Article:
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Book Review: Fallen Star by Allison Morse

This book was reviewed for San Francisco and Netgalley

Fallen Star, by Allison Morse, is a brilliantly wrought cold case murder mystery; a gripping thrill-ride from start to finish. It was one of the rare books I just didn’t want to put down. I had to finish! We follow Kate Bloom, sharing in her chilling childhood encounter during the prologue. This unfortunate event would shape Kate in many ways, from closing off her ability to trust others, especially men, to a fierce drive to promote females rights and fight against female objectification.

Flash-forward and we find Kate and her great-aunt looking at things in her recently deceased mother’s garage, where they stumble across a crate that proves to contain old film footage once believed lost forever. This footage contains scenes from her grandmother, Gloria Reardon’s, last movie, during the filming of which she was found murdered in her dressing room. No one was ever convicted of the crime, and the case had long gone cold. Til now.

Kate and her aunt engage the cooperation and assistance of Jarvis Benjamin, an important mover-and-shaker in the film industry, who knew Gloria Reardon, to aid in the restoration of the degraded film. Kate and her aunt hope restoring the film will shed light on Gloria’s death. Helping them is Dylan Nichols, a young up-and-coming director with a knack for film restoration. Shop is set up on Benjamin’s property, and Kate and her aunt move in, unwilling to be far from the precious film fragments.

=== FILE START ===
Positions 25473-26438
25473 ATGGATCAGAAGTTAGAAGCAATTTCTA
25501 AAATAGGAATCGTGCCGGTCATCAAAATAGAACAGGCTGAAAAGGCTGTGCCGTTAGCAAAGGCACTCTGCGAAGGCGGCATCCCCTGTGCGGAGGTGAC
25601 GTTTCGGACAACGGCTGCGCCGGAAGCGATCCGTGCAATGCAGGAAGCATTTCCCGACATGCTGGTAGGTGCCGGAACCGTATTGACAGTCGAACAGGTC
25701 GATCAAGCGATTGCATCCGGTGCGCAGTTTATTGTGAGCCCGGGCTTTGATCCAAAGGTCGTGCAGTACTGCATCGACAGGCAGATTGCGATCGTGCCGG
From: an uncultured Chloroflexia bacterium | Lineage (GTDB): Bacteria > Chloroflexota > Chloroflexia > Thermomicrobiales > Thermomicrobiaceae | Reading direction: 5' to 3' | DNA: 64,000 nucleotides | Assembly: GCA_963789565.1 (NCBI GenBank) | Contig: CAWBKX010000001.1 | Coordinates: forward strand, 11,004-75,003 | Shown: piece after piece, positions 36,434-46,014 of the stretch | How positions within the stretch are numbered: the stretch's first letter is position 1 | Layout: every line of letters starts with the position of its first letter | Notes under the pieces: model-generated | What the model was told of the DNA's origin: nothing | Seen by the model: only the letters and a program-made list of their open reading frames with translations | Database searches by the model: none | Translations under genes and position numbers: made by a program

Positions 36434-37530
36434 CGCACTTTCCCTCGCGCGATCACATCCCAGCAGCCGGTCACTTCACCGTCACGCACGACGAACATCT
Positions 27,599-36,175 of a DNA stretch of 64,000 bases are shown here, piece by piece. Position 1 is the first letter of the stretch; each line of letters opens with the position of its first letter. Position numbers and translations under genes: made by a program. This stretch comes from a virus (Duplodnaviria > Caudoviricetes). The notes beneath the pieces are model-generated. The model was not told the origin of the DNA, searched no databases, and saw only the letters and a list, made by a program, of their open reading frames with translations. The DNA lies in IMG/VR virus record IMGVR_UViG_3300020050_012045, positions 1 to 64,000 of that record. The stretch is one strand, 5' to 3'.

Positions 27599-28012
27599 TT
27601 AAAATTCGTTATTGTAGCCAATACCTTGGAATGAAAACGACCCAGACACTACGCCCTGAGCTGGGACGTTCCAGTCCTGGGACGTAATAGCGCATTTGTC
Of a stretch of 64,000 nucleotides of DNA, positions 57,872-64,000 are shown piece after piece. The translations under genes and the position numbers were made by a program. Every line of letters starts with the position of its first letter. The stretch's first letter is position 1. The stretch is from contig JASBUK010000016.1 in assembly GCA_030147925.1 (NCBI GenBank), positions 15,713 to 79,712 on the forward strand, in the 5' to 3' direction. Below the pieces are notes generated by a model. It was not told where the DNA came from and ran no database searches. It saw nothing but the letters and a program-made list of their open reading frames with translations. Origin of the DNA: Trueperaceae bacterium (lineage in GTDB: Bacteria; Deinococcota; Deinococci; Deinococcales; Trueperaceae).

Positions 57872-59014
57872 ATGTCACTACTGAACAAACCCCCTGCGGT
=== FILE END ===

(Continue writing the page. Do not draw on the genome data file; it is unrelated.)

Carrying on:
As the project progresses, and Kate’s obsession grows, she begins having visions of her grandmother, on the day of her death. They are snippets of the last hours of Gloria Reardon’s life, providing detail Kate would be unable to know without having been there. Between the visions and questions raised during the restoration, Kate begins a new investigation into her grandmother’s murder. What she finds is a web of intrigue and deceit, hidden for decades.

In Fallen Star, Morse has woven a Gothic masterpiece that reflects the charm of the old films it discusses. There is mystery and intrigue with just a dash of the paranormal. The writing flows, drawing the reader into the story. It’s easy to feel for Kate, what she went through, and is going through, and to feel with her as the visions overtake her.

????? Highly recommended if you enjoy murder mysteries, paranormal drama, psychological suspense, the Agent Pendergast novels by Douglas Preston and Lincoln Child, or Conan Doyle’s Sherlock stories.

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